A Rocky Road On The Way To Herd Immunity For COVID-19
Scientists estimate that somewhere between 70% and 85% of people need to be immune from the coronavirus before the disease will wane through a process known as herd immunity. Both natural immunity and vaccines can play a role in achieving that goal. But getting there won't be easy.
"The idea of herd immunity is that after enough people have been infected or vaccinated the virus will start to subside on its own because there's just not enough susceptible people left to infect," says Lauren Ancel Meyers, a University of Texas professor who directs its COVID-19 Modeling Consortium.
Herd immunity is not a magic moment after which the virus simply vanishes. But it does mark the point at which cases gradually diminish.
"There are a lot of complexities with this pandemic that make herd immunity a little bit more of a complicated — and possibly an elusive — concept," she says.
New variants of the virus, for example, could create a new wave of infections, even in people who have been vaccinated or previously exposed. That could slow progress toward herd immunity – or, if the virus successfully evades vaccines, it could put herd immunity out of reach.
So far, the known variants are at least partially susceptible to vaccines, and it's not clear whether people who had previous infection can be reinfected with a new variant. In any event, the virus will continue to evolve.
Another big question is what to make of the people who have already been infected. Jeffrey Shaman, at Columbia University, estimates that figure at 105 million. That's about 32% of the U.S. population. If those previously exposed people are still immune, that's a big step toward reaching herd immunity.
Dr. Kari Nadeau at Stanford University says she thinks those people, at least for a time, will be immune and "can be added to the herd immunity number."
But Dr. Stanley Perlman, a microbiologist and immunologist who studies coronaviruses at the University of Iowa, isn't ready to make a blanket statement.
"People who have severe disease are probably better protected from being reinfected," he says. So those people, along with those who have been vaccinated, probably are still immune, one year into the pandemic.
"But what we don't know is someone who had asymptomatic infection or very very mild infection, how long would their immunity last," he says.
That's an important point because a large fraction of the 105 million people thought to have been infected apparently had very mild symptoms or no symptoms at all. Most don't know they picked up the virus, so they never asked to get tested. About 25 million cases have been identified through testing.
People who have had mild symptoms often have a much more muted immune reaction. That suggests immunity may not last long. Perlman points to studies of the coronaviruses that cause the common cold. Those viruses produce mild symptoms, and people don't remain immune to them.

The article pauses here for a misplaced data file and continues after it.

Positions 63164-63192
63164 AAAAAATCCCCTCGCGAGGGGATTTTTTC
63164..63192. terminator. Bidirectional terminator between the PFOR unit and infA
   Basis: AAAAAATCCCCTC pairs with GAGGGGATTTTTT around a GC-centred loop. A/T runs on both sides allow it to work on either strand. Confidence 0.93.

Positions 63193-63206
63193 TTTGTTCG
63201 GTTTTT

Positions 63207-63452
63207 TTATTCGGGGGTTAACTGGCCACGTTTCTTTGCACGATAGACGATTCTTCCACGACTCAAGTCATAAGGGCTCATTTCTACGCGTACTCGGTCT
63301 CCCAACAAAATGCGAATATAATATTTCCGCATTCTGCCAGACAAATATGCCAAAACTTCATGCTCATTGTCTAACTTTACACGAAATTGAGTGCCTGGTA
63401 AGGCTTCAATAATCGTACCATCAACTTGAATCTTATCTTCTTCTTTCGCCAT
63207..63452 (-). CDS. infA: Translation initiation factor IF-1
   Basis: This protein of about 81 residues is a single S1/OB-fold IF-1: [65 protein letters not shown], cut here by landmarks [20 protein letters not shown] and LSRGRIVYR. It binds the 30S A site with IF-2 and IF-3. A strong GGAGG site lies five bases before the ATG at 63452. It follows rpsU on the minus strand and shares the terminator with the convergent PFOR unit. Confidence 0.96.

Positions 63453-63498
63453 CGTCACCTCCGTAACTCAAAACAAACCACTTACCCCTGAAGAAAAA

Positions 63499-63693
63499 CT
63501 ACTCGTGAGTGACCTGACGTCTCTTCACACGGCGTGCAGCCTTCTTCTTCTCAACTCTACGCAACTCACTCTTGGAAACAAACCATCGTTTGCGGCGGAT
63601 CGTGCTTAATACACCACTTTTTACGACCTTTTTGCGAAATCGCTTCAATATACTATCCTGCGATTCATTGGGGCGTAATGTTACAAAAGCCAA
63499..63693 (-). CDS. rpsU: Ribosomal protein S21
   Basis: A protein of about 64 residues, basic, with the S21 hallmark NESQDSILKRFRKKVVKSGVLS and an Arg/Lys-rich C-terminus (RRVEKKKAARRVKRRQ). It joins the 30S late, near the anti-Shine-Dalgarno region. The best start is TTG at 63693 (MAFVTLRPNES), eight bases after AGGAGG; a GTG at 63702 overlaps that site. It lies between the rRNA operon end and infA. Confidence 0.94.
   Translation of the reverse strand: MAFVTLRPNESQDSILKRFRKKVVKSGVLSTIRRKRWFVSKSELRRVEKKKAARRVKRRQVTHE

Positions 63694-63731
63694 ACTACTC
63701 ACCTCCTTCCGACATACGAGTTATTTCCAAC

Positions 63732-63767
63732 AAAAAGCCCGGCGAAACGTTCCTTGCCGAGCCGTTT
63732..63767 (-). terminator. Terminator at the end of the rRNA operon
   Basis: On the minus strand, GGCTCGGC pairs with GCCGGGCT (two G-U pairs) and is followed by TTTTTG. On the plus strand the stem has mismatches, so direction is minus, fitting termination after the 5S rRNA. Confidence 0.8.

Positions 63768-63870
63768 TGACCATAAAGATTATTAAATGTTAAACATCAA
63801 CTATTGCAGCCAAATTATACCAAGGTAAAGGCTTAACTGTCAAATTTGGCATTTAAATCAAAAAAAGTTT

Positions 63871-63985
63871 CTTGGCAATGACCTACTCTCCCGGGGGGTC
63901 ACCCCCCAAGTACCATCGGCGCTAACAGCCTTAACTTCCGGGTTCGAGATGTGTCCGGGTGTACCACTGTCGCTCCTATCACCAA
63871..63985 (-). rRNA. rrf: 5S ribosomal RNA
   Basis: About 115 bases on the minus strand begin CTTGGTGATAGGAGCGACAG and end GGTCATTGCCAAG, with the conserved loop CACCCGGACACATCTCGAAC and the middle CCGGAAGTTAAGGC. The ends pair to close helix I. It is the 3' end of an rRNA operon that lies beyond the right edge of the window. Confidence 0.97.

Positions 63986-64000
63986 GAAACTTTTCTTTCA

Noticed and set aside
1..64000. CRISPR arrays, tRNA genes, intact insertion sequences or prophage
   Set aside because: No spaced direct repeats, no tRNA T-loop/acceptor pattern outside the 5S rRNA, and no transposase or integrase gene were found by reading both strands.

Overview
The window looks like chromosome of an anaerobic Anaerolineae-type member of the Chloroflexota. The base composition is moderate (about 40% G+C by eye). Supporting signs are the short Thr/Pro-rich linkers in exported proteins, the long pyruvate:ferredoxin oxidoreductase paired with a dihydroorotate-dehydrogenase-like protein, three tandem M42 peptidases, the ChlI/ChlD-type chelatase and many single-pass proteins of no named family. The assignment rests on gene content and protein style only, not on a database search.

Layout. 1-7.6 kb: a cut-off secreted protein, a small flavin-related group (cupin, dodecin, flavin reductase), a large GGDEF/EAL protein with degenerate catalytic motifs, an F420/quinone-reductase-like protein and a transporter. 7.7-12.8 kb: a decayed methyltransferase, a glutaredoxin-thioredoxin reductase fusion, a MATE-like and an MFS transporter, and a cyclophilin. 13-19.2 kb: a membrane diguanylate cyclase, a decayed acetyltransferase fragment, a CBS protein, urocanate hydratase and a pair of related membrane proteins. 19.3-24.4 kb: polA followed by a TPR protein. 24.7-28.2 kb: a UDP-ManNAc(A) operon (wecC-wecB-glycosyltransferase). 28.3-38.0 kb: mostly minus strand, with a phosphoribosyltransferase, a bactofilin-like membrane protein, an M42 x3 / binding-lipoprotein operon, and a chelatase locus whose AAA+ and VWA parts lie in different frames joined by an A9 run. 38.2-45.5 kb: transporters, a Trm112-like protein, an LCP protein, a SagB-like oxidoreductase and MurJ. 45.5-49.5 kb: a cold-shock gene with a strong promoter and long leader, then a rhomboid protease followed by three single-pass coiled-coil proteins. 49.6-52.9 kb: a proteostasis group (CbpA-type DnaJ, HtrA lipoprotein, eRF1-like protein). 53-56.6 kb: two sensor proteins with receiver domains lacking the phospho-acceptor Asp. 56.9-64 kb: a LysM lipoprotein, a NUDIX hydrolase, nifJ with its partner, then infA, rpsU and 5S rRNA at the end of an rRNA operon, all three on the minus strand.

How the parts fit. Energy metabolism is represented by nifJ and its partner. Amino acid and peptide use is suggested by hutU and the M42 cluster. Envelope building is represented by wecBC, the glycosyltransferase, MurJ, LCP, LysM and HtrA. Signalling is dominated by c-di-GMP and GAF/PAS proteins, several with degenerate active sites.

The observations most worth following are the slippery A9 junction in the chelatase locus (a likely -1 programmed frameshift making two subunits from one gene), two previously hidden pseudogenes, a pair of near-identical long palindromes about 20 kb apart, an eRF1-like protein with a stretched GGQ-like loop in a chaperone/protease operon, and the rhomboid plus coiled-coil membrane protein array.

"We know they're protected for about a year, sometimes longer, maybe shorter, but it's certainly not permanent protection," Perlman says.
So, it could end up being a race. Will vaccination campaigns succeed before people with modest immunity start becoming susceptible to infection again?
About 32.8 million doses of vaccine had been administered as of Tuesday, according to the Centers for Disease Control and Prevention. Only 6.1 million people, or 1.8% of the U.S. population, had received two doses, which are required for the vaccines made by Pfizer and Moderna.
Even given the best-case scenario, if all 105 million Americans previously exposed to the virus are immune, it still won't be easy to achieve 70% to 85% immunity in the population.
That figure includes children and teens under the age of 18, who make up 22% of the U.S. population. Vaccines aren't approved for anyone under 16 right now. Studies are ongoing to show whether vaccines are safe and effective in children, and public health experts are waiting for those results.
"Hopefully by the time we get to the late spring, early summer, we will have children being able to be vaccinated," Dr. Anthony Fauci, the nation's top infectious disease doctor at the National Institutes of Health, said last week.
And here's one more challenge: Many Americans say they don't want to get vaccinated. A Kaiser Family Foundation poll in December, for instance, found that 27% of adults say they don't want to get the COVID-19 vaccine. If enough people decline, herd immunity could remain out of reach.
But here's where the previously infected people may make a difference. Many people who are hesitant are also in demographic groups more likely to have been previously infected. That means natural immunity could help close the gap — presuming that immunity lasts long enough.
You can contact NPR Science Correspondent Richard Harris firstname.lastname@example.org.
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